Here in Boston, it is tricky to know whether or not it's safe to put away your seasonal items for Spring and Summer. In my 20+ years of living in Boston, I've only experienced what I like to describe as Spring weather a handful of times. However, by the time May rolls around, I can pretty much store my Winter gear safely without the threat of a Nor'easter.

The first step in storing any seasonal items away is to make sure they are going into storage clean. Dirt and sweat and skin cells (I know that's gross to talk about, but let's be real here) can attract pests such as moths, carpet beetles and even crickets and roaches. You'll use fewer pesticides and make your deterrents such as cedar more effective.

Next is to choose a nice container to store them in. I like these fabric boxes from Reisenthel. They store flat when not in use and they look attractive on closet shelves. I purchased these from The Container Store and this pattern is no longer available from the Container Store, but a solid black color is available to purchase on Amazon. The fold flat when they are not in use.

When you store your items inside, be sure to take the time to fold them and add them neatly inside the box. I know it's tempting to just stuff them in there, but if you take the extra few minutes to make sure they are in there neatly so you can see them all, you'll be so relieved and less overwhelmed when you take them out in Wintertime.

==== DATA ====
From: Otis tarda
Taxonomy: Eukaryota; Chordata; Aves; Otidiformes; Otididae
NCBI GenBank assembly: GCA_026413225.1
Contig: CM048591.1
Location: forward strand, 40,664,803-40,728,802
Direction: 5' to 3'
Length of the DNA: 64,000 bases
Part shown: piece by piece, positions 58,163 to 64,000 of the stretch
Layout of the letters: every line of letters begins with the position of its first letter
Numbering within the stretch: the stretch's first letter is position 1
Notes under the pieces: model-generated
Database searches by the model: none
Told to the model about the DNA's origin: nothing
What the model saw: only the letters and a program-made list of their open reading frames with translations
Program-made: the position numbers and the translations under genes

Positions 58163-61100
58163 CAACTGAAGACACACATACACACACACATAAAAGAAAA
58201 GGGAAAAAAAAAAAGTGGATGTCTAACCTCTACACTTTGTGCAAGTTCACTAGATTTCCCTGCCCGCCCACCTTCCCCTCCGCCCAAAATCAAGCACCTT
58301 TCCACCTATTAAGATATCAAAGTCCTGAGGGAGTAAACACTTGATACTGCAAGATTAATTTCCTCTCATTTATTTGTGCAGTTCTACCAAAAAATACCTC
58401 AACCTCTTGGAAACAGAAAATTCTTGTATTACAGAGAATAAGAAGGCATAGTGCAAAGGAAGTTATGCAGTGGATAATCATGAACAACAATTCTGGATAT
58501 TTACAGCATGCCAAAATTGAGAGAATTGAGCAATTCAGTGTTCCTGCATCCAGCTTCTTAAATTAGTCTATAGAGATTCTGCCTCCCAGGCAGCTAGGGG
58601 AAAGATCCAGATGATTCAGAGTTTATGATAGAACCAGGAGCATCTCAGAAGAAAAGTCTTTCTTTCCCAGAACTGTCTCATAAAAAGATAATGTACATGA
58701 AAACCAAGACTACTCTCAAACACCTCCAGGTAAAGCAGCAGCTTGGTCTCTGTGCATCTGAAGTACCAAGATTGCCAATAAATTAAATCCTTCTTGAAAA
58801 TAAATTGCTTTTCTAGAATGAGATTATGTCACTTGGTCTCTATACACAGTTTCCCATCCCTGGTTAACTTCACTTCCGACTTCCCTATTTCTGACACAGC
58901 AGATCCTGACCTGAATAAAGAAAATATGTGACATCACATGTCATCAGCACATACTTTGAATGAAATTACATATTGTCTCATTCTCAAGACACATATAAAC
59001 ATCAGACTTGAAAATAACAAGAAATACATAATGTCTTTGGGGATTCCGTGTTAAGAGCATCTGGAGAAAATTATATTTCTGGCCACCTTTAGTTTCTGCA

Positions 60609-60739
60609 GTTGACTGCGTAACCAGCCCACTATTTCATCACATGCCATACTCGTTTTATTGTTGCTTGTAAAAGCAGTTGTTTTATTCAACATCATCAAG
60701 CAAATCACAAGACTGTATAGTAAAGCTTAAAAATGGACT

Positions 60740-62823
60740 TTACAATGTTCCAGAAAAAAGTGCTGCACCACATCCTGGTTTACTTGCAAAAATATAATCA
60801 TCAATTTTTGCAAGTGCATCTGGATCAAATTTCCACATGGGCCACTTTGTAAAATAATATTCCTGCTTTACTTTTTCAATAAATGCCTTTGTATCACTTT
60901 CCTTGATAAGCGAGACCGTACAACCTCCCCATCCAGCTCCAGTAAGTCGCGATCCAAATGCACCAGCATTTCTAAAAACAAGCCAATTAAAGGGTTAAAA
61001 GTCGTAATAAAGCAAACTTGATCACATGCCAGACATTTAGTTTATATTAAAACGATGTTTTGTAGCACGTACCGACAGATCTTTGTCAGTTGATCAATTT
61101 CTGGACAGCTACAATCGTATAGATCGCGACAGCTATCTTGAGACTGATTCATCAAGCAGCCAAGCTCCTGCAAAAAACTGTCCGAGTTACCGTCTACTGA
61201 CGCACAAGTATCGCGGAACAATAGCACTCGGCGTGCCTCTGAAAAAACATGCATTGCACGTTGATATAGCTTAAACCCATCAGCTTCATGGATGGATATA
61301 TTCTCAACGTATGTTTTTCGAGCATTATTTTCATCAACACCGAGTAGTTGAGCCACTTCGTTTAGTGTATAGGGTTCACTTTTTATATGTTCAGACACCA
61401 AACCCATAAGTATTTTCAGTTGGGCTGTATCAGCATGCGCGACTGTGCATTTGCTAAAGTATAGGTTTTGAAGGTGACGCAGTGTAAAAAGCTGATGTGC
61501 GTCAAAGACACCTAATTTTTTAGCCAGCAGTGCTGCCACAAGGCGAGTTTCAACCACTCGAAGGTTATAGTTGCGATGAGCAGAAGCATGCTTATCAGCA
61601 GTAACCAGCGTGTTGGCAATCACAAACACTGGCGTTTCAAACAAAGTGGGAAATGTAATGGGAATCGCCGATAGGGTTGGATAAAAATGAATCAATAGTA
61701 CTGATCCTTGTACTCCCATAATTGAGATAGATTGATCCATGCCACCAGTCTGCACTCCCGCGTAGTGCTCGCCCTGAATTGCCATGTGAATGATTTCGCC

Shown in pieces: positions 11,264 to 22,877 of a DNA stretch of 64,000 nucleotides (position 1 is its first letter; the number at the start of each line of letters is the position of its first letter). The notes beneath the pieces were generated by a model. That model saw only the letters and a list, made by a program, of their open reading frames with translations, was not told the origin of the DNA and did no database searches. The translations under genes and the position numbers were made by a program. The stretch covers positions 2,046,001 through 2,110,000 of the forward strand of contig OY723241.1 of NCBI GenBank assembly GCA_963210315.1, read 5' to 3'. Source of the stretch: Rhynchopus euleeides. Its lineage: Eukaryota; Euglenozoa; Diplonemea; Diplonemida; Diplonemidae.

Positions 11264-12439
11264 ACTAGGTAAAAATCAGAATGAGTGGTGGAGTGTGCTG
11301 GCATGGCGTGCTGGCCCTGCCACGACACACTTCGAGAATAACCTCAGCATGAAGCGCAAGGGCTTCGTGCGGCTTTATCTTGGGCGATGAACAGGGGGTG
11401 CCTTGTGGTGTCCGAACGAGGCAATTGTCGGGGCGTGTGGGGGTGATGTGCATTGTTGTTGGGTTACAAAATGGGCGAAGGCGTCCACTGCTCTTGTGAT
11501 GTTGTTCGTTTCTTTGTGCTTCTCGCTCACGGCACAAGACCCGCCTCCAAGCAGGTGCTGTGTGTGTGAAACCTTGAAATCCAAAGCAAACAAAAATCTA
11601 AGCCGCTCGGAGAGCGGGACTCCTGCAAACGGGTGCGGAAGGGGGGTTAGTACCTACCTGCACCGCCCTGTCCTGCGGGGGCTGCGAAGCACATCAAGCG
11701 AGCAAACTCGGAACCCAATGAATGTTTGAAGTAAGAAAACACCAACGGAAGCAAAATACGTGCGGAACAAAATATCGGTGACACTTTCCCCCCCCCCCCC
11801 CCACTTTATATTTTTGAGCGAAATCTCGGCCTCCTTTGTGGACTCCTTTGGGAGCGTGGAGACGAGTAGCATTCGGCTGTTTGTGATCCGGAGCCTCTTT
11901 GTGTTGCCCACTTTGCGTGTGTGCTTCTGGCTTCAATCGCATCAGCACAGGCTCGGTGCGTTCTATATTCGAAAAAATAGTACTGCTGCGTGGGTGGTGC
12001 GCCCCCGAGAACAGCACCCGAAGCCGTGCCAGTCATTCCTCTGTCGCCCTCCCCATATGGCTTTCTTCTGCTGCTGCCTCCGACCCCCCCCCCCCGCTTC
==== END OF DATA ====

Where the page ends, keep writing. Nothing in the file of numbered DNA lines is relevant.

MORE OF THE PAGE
Folded Neatly! (Bonus for File Folding Method!)

Add a deterrent if you want: You can add a cedar plank or cedar balls to deter pests away from natural fabrics such as wool and cotton. Cedar is only effective if you can smell it! Below are some of my favorite products to protect clothing! Moth sachets filled with herbs work well also, but they will need to be replaced.

Now you can enjoy your summer! Do you put away your items seasonally? Let me know!

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So, let's talk about luxury cleaning products and if in fact, they are worth the price! Luxury cleaning products have been around for a few years and they are increasing in popularity but I wanted to see if these products were worth their high price tag or if you were just paying for a label or brand name. (*cough* Kylie Cosmetics).

The Good Home Company Detergent, Vacuum Beads and Stain Remover

Today, we are going to review and test the second most expensive laundry detergent you can buy right now and it's from a company called The Good Home Company. It's a pretty bottle! Ironically, this is the same exact bottle I purchased to hold apple cider at my wedding reception which I used as the table numbers. They are very elegant and I think if you're done with this and you want to re-use this bottle, you totally can.